Medtronic Inc. has had to go back to an old-reliable in the wake of last month’s Sprint Fidelis Defibrillator Lead recall. In order to continue to meet the demand for defibrillator lead wires, Medtronic has begun supplying health care providers with the Sprint Fidelis’ predecessor, the Sprint Quattro. The Sprint Quattro Defibrillator Lead is a thicker wire than the recalled Sprint Fidelis, and for some time before the recall, it was becoming apparent that the older Sprint Quattro model was safer than new Medtronic lead.

Medtronic suspended sales of the Sprint Fidelis Leads in October, after receiving reports of 5 fatalities linked to lead fractures. A lead is a wire that connects an implantable defibrillator to the heart. When it breaks, the defibrillator can emit a massive and painful shock. And in the worse case scenario, the fractured lead can prevent a defibrillator from sending a necessary, lifesaving shock to the heart.

The Sprint Fidelis Lead was designed to replace Medtronic’s Sprint Quattro models, and it was one of the thinnest defibrillator lead wires on the market. Prior to the recall, Sprint Fidelis Leads had been implanted with 90% of Medtronic’s defibrillators since being introduced in 2004. According to the Wall Street Journal, 268,000 defective Sprint Fidelis Leads have been implanted worldwide, and about 235,000 people still have these leads in their chests.

Within a couple of years of the Sprint Fidelis Lead’s introduction, emergency rooms around the country began to see patients injured by the fractured device. The problems were disturbing enough that the Minneapolis Heart Institute decided to conduct a data analysis of Sprint Fidelis Lead fracture reports from hospital databases around the country. The researchers found that the thinner Sprint Fidelis Lead had a higher chance of fracturing than the Sprint Quattro. As a result of those findings, the Minneapolis Heart Institute quit using the Sprint Fidelis Lead, and the study authors informed the Food & Drug Administration (FDA) that the defective Sprint Fidelis Lead was “significantly less reliable” than its predecessor.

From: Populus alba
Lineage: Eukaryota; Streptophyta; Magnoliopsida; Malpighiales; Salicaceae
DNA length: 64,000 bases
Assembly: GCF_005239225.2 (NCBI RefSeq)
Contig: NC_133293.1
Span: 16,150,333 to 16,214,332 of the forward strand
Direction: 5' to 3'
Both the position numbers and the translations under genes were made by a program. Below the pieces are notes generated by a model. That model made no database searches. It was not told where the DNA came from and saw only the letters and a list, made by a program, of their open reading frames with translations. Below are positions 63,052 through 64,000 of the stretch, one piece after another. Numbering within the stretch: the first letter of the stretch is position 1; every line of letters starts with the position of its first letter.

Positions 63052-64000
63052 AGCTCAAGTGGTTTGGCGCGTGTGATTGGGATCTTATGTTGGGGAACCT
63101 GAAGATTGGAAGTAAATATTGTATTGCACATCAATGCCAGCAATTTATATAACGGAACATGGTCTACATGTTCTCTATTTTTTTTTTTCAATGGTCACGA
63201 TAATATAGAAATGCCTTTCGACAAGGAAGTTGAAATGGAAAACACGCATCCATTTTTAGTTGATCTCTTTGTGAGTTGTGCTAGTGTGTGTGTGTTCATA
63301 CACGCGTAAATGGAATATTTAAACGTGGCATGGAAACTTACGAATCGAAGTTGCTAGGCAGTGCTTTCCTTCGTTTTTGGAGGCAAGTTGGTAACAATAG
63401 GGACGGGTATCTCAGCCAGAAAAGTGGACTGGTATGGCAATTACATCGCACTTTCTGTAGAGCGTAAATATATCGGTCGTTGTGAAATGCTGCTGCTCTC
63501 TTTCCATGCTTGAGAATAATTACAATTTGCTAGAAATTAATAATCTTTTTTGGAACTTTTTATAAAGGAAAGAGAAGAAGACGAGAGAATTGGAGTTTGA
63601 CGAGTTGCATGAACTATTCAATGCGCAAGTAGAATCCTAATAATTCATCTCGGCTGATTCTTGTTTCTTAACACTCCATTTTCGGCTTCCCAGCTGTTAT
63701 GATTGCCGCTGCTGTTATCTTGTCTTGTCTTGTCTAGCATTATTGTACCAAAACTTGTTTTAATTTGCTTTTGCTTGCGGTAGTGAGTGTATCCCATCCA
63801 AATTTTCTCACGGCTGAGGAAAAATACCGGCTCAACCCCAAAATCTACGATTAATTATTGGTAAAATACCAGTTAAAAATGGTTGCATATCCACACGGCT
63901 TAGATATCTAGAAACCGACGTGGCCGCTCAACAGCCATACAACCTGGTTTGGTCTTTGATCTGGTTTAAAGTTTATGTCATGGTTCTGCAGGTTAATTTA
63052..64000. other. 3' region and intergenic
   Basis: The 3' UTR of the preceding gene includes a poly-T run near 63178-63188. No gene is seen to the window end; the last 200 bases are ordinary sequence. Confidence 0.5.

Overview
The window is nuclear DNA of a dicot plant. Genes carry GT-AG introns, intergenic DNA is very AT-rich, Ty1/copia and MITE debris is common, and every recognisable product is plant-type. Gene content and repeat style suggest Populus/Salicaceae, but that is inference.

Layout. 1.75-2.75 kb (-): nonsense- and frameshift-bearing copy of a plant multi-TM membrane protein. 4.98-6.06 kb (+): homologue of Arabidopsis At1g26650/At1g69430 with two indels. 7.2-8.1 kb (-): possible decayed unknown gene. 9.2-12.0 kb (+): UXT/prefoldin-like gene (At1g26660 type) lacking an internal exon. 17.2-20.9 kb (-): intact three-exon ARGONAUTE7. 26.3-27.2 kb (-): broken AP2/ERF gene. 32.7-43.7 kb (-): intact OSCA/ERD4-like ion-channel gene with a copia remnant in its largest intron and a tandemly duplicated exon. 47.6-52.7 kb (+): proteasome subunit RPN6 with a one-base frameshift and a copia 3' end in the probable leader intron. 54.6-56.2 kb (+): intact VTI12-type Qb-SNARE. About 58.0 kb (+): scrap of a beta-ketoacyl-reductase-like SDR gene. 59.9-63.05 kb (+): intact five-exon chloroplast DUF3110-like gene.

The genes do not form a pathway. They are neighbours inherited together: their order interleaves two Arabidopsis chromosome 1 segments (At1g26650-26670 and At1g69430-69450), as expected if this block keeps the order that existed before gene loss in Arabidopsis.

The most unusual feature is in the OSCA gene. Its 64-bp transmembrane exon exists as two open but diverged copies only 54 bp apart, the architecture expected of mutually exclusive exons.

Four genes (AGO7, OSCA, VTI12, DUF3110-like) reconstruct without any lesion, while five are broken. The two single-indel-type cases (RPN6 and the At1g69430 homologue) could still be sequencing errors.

While Medtronic did write a letter to doctors in March 2007 warning them of the Sprint Fidelis lead’s possible problems, the company maintained that the fractures were partly the result of the components not being properly implanted.

But even as it sent out that letter, Medtronic was gathering evidence that the Sprint Fidelis Lead was more prone to fracturing than the Sprint Quattro. According to the Wall Street Journal, data collected by Medtronic revealed that from late 2004 through February 2007, there had been more than 200 fractures reported for Sprint Fidelis Leads. That was compared to 64 for Medtronic’s Sprint Quattro Leads.

Then, sometime between August and September of this year, Medtronic said it learned of 5 deaths linked to Sprint Fidelis Lead fractures. And by October, the Medtronic analysis had revealed that the defective Sprint Fidelis Leads had a 2.3% fracture rate within 30 months of implantation. Those grim statistics where finally enough to persuade Medtronic to recall the defective Sprint Fidelis Defibrillator Lead.

The Sprint Fidelis Defibrillator Lead recall sent Medtronic scrambling to get more Sprint Quattro models onto the market. Despite that, the company says it won’t have any trouble meeting the demand for Sprint Quattro Leads. In light of the recall, it looks as though there was never any need for Medtronic to replace the more reliable Sprint Quattro Defibrillator Leads.


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